I can see why a writer for the New Yorker, a magazine whose entire worldview depends on things unsaid, would dread a comment section where those things are said, and brought to the surface for open discussion as much as Hillary must dread an unexpected mirror.

tim in vermont said...

I often turn off the sound on Rush when a caller starts,

Yeah, I think the callers are what drove me away from that show.

clint said...

Comments are "the bottom of the internet"?

Oh, dear.

Please will someone forward him a stack of cat memes, or rickrolling, or obscure incomprehensible porn?

Louis said...

Ignorance, are you stupid?

EDH said...

a continually metastasizing accretion of marginalia.....

He should have a doctor take a look at that.

Fernandinande said...

New Yorker article

For them, the NYT, Slate, etc, if I read anything at all, I generally skim/skip the articles and just read the comments.

traditionalguy said...

As iron sharpens iron, Man Sharpens Man.

But reading comments can be like kissing frogs to find a prince.

And where is Garage this morning?

tim in vermont said...

For them, the NYT, Slate, etc, if I read anything at all, I generally skim/skip the articles and just read the comments.

Exactly. The articles are almost completely predictable.

Ignorance is Bliss said...

Louis said...

Ignorance, are you stupid?

Not that I'm aware of. Why, did I say something stupid?

Jim in St Louis said...

I like watching quality tennis between evenly matched players. I don’t like watching one player just getting hammered, and I don’t like watching two uncoordinated spaz cases flop all over the court swinging at anything that comes near them.

I pass on any comment thread with too many comments. I know that bloggers can see 100 comments as a success- wow people are really engaged—but it is just noise at that point. The difference between a table of people having spirited after dinner conversation and a street corner mob all yelling at once.

Terry said...

Writers seem to have much more faith in Freud than mental health professionals. I suspect that this tells us something important about both Freud and writers.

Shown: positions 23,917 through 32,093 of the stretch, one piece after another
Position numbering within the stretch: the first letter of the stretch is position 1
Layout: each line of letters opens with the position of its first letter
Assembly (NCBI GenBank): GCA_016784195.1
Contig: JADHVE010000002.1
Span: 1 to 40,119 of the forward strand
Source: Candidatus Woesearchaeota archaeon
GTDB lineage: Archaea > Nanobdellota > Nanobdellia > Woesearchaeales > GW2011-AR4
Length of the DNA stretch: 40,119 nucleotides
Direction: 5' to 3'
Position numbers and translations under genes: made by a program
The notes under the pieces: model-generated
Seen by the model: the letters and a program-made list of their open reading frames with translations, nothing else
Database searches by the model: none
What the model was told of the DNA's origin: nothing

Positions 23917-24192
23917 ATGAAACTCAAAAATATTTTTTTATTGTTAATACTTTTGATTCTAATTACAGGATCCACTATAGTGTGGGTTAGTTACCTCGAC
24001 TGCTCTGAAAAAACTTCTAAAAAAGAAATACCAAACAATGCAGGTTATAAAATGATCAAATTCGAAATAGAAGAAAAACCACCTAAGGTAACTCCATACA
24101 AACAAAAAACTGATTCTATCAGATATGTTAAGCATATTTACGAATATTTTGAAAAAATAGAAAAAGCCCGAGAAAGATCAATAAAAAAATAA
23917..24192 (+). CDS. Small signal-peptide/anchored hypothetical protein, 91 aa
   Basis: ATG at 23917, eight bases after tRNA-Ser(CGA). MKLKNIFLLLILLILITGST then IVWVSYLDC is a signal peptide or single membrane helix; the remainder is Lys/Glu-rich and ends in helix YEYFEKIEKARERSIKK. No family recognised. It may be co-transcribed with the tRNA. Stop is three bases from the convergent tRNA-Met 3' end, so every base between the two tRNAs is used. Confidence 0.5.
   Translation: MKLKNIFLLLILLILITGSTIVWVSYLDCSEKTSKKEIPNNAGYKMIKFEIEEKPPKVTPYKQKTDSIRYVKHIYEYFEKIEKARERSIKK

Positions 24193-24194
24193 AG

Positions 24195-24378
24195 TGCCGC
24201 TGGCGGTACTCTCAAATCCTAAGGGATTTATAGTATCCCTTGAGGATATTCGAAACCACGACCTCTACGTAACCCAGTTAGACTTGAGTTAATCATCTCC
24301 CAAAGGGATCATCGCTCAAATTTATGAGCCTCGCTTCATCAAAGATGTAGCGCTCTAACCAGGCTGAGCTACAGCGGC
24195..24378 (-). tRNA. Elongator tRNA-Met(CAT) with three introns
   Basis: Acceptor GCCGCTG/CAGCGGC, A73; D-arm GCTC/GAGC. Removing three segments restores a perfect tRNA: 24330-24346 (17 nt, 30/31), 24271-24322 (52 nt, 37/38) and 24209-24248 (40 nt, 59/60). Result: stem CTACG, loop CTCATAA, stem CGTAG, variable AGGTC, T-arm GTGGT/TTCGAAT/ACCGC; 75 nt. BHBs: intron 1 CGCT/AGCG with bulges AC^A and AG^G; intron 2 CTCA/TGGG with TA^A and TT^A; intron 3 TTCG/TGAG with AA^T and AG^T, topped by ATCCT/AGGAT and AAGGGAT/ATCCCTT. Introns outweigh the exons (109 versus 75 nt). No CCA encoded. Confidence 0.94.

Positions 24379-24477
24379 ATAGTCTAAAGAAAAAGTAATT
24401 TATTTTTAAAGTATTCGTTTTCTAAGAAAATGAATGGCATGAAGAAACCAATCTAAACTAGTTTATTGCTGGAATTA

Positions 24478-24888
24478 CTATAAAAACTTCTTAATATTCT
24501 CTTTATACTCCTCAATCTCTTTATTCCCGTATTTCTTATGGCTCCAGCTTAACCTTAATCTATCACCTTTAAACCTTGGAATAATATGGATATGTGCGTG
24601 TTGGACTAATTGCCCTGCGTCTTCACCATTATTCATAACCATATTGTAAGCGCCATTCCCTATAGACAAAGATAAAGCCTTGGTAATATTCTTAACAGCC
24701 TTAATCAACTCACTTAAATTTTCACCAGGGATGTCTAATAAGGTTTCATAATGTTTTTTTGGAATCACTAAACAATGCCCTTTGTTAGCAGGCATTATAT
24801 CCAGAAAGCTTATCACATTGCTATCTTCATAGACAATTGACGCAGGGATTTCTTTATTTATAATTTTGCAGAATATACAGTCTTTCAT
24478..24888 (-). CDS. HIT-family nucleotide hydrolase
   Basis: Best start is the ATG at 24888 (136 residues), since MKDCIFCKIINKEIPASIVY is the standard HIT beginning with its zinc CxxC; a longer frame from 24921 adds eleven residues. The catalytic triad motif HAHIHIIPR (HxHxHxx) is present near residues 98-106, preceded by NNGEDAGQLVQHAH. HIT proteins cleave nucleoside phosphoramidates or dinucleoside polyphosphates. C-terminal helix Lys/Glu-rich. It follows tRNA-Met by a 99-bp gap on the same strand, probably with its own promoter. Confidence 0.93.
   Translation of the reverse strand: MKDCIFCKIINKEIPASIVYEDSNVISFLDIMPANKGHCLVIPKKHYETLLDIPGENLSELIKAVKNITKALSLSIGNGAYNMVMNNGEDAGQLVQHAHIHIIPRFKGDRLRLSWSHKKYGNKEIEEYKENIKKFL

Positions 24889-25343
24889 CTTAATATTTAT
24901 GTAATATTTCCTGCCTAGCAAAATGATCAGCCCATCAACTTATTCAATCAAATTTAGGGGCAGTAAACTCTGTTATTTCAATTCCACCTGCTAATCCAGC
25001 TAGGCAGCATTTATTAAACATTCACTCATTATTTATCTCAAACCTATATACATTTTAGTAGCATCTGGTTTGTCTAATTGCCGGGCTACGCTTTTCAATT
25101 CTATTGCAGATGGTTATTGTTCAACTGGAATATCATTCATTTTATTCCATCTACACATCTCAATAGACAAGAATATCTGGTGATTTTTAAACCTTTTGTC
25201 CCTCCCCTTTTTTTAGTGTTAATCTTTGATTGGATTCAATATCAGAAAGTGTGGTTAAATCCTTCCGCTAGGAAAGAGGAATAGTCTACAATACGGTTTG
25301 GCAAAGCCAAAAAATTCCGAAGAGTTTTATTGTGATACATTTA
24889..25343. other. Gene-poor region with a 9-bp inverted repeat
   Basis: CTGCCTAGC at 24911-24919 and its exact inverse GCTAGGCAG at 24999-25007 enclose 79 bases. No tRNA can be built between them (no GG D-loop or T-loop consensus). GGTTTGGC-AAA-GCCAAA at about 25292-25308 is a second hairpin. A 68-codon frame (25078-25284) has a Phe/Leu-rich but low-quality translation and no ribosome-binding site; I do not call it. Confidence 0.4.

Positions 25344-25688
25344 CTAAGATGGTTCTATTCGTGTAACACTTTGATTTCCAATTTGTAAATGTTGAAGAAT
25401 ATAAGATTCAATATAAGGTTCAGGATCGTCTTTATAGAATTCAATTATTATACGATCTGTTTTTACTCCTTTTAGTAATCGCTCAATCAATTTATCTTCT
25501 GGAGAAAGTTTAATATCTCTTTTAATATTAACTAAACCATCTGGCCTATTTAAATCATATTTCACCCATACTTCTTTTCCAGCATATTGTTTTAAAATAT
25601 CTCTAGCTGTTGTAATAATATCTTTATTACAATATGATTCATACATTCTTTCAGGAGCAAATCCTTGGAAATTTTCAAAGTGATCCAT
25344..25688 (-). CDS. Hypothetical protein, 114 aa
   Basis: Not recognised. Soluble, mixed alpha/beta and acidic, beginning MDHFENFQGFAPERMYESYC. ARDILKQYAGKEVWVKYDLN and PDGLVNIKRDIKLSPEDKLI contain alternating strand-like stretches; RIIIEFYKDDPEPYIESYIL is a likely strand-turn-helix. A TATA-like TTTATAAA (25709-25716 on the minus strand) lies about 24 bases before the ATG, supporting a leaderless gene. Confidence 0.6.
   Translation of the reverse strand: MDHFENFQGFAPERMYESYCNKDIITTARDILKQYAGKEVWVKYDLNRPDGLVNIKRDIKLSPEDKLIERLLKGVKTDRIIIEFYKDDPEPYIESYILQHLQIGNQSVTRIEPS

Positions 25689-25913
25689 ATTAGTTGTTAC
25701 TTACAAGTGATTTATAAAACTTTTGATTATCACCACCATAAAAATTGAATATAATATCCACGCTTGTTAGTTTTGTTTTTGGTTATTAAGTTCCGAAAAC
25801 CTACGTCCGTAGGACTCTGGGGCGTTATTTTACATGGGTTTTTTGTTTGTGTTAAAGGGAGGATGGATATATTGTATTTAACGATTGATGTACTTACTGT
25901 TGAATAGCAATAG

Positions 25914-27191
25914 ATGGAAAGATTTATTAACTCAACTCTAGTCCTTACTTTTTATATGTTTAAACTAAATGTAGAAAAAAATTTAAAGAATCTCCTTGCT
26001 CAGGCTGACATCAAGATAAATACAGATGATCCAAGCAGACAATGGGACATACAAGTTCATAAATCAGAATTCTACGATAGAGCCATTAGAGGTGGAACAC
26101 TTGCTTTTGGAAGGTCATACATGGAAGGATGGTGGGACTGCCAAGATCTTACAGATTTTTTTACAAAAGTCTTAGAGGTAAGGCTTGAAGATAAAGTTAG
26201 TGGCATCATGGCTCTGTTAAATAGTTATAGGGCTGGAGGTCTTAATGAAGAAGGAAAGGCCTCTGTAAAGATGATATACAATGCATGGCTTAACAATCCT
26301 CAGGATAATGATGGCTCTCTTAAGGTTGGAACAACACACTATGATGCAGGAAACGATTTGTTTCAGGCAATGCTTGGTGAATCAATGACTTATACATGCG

traditionalguy said...

It's not for nothing we pronounce Freud as fraud. He was a great fraud that stole ideas that sounded like precision description when the were a complete fantasy. Enjoy your dreams.

Gabriel said...

@Terry:Writers seem to have much more faith in Freud than mental health professionals.

Freudianism was never science, and criticisms of Freudianism on that ground are nearly a century old.

Moose said...

If Sully was still publishing stuff - this would go under his pretentious award category - whatever that was (forgotten).

Carol said...


BTW - why does Blogger send me to the bottom of comments (when all the BS is done loading)? As if I only wanted to pop off and not read others' comments first? Happens with different browsers.

Comments make life worth living.

The Cracker Emcee said...

"Louis said...
Ignorance, are you stupid?"

It wasn't a bad Pun of Opportunity. For a comments section...

Paddy O said...

Interesting, you're highlighting this book. I just chose in from my Amazon Vine list, and it should be coming over the next day or so.

Lem said...

Rh said...
"I often turn off the sound on Rush when a caller starts, but that's mostly because of how bad Rush is with callers."

He is bad with callers.

Gabriel said...

A journalist complaining about people broadcasting uninformed opinions. Hear now the pot blackguarding the kettle.

Fen said...

I have a problem with NYT articles that DON'T have the comments function turned on. I feel like they're trying to get away with something.

They usually are. I've seen it. Some writer makes ridiculous talking points that are easily refuted, I go to correct him and discover he is hiding.

It's a tell to identify propaganda. If an article doesn't allow comments, quite often its because the OP knows his article is bs and doesn't want to get savaged publicly.

Fen said...

A journalist complaining about people broadcasting uninformed opinions

The "experts" can't survive venues that provide direct feedback.

Quaestor said...

Sheer publicity. Nothing helps to make a trivial book into a money maker more than a trivial article in the mostly trivial Nooyawkah. That's my uninformed opinion.

rhhardin said...